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Voyage to the Mystic Jungles of Guyana Reid, Soayna, Darshen return from Guyana jungle coast to Georgetown North Carolina to support his father -- contact This e-mail address is being protected from spam bots, you need JavaScript enabled to view it


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Reid Stowe returned to Terra Firma on Thur June 17 2010 - 1152 days at sea

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My First Hindu Wedding PDF Print E-mail
Sunday, 22 July 2012
July 9, 2012

On our Sundays off work our little family has been exploring the Essequibo coast between the Essequibo and Pomeroon rivers.  The land here is all under sea level so most of the coast is protected by sea and dams. Our favorite beach has whitish sand and a little dark water river that flows out to the sea. This is where a group of fishermen go out to net tiny shrimp. They say there are plenty out there. When we spoke to them about our lives they said, “Oh you must go to meet the school head master Sir Maydha”. Since his house was nearby and it was a late Sunday afternoon we decided to drop in for a visit. The coast road where his house is located is lined with bright orange flowered Flamboyant trees. He and his wife were very friendly and showed us around their neighborhood. Just down the beach were the cremation grounds .Before we left he took us in his tiny highly decorated private temple and invited us to his daughter’s wedding where there would be 600 people.

When we arrived on the wedding day there were so many people the we debated about not pushing our way in. Soanya was dressed in a beautiful pink dress with gold trim and Darshen and I were wearing our matching black and white church clothes. We were ushered in and walked down the isle past the low stage where the bride and groom, musicians, parents and pundit sat cross legged. Everybody wore traditional dress. The groom wore a royal turban and the bride’s face was covered with beads. Just as we passed the stage some people got up and we sat down in their spots on the floor. We were exactly behind the stage, but discreetly situated to watch the ceremony from a front row seat. We were almost in the way of the musician who played the harmonium, which is a little hand pumping organ. All the musicians were sweating from their efforts and Darshen was mesmerized watching and listening to his favorite music, especially when the lady sang. The pundit began asking questions, which he said the bride and groom should answer “Yes” to. Then the bride and groom were tied together with a scarf and they began marching around a fire which they threw incense in. Then they were covered with a white sheet! The parents and other people joined in the ongoing ritual. The music got louder and louder, sweets were passed out and then it was announced that everybody could get up and go to the back of the house to eat.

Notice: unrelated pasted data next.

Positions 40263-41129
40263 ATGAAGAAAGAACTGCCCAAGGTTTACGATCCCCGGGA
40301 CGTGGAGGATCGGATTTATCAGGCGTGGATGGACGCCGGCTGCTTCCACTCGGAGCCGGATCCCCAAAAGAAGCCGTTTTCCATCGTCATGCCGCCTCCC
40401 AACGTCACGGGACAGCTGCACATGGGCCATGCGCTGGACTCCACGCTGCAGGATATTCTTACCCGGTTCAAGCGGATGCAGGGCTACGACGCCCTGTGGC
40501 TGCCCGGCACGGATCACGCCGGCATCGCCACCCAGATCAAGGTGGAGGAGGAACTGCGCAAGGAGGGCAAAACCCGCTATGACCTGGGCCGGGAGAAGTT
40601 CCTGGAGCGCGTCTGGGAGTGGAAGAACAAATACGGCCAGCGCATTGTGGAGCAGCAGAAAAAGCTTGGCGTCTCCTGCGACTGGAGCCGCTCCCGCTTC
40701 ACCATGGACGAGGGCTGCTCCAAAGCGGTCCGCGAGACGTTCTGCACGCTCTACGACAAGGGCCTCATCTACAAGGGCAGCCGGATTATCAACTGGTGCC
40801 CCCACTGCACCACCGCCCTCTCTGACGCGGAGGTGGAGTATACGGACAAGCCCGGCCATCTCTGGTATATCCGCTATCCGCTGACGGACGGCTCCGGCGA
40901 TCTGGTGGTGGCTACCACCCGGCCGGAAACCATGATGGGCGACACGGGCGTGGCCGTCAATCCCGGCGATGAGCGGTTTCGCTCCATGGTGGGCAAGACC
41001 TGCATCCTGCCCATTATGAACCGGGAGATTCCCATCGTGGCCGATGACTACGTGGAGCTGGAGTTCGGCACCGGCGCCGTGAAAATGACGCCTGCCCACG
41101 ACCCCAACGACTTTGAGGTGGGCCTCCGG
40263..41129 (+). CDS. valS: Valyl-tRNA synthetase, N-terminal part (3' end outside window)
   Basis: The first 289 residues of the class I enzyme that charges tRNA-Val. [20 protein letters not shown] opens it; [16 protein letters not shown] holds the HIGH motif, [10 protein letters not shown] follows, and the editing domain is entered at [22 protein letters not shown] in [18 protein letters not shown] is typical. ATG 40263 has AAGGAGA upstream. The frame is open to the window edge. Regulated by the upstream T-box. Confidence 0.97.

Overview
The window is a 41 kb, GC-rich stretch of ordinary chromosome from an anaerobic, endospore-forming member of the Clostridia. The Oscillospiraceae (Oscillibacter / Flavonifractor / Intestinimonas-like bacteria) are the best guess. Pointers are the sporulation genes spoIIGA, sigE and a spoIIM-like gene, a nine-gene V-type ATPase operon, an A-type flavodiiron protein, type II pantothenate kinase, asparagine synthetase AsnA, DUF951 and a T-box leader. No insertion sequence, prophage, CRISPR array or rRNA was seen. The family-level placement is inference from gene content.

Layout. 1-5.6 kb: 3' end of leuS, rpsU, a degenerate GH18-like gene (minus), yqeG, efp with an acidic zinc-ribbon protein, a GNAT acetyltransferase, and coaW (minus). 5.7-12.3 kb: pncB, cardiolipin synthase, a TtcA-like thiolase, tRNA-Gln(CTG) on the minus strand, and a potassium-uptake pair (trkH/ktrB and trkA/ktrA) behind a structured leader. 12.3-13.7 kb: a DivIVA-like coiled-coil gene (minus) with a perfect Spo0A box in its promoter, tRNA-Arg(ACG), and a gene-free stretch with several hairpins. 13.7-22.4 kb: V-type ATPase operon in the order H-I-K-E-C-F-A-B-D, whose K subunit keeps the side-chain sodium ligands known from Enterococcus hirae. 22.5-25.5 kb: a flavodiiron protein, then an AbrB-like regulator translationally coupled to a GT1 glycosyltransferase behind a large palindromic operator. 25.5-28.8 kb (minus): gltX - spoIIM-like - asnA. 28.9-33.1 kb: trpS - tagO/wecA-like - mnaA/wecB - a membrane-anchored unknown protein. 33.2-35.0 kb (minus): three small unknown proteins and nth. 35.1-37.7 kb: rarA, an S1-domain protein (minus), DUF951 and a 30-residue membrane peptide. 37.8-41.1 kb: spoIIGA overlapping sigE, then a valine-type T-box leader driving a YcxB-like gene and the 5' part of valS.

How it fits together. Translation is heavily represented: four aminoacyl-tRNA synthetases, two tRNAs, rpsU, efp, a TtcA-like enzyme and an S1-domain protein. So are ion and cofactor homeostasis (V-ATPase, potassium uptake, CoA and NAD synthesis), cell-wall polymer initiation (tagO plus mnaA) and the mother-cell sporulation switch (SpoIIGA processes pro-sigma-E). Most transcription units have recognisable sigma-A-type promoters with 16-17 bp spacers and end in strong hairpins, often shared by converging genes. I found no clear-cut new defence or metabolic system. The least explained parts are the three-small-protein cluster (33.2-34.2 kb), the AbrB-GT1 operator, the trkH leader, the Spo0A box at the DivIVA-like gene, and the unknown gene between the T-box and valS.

We were curious and hungry so we paraded along with everybody else. The side yard and whole back yard had been covered over with sheet metal roofing to protect the guests from the hot sun and the inevitable rain. His back yard also served as a school room, so there were lots of tables and benches. As soon as we sat down servers began coming around. First we were given beautiful big green lily pad type leaves to eat on. Then each server came around with one item, rotis to eat with (there were no utensils), rice, dahl, vegetables, pumpkin, etc., etc. We were soon full and other people took our places as we got up. We had a chance to talk to Sir Maydha and his wife and a few other people and Darshen played balloons with the kids. We went back out to the wedding ceremony which was till going on. The bride and groom disappeared but soon returned in western wedding cloths. Everybody gave lots of speeches and when that ended modern Indian dance music came on that was so loud, it was an ear shattering experience to walk past the wall of speakers.

It was hot and crowed and we were ready for a swim, so we gratefully exited through the back door and went swimming in the little black river that flowed into the sea.

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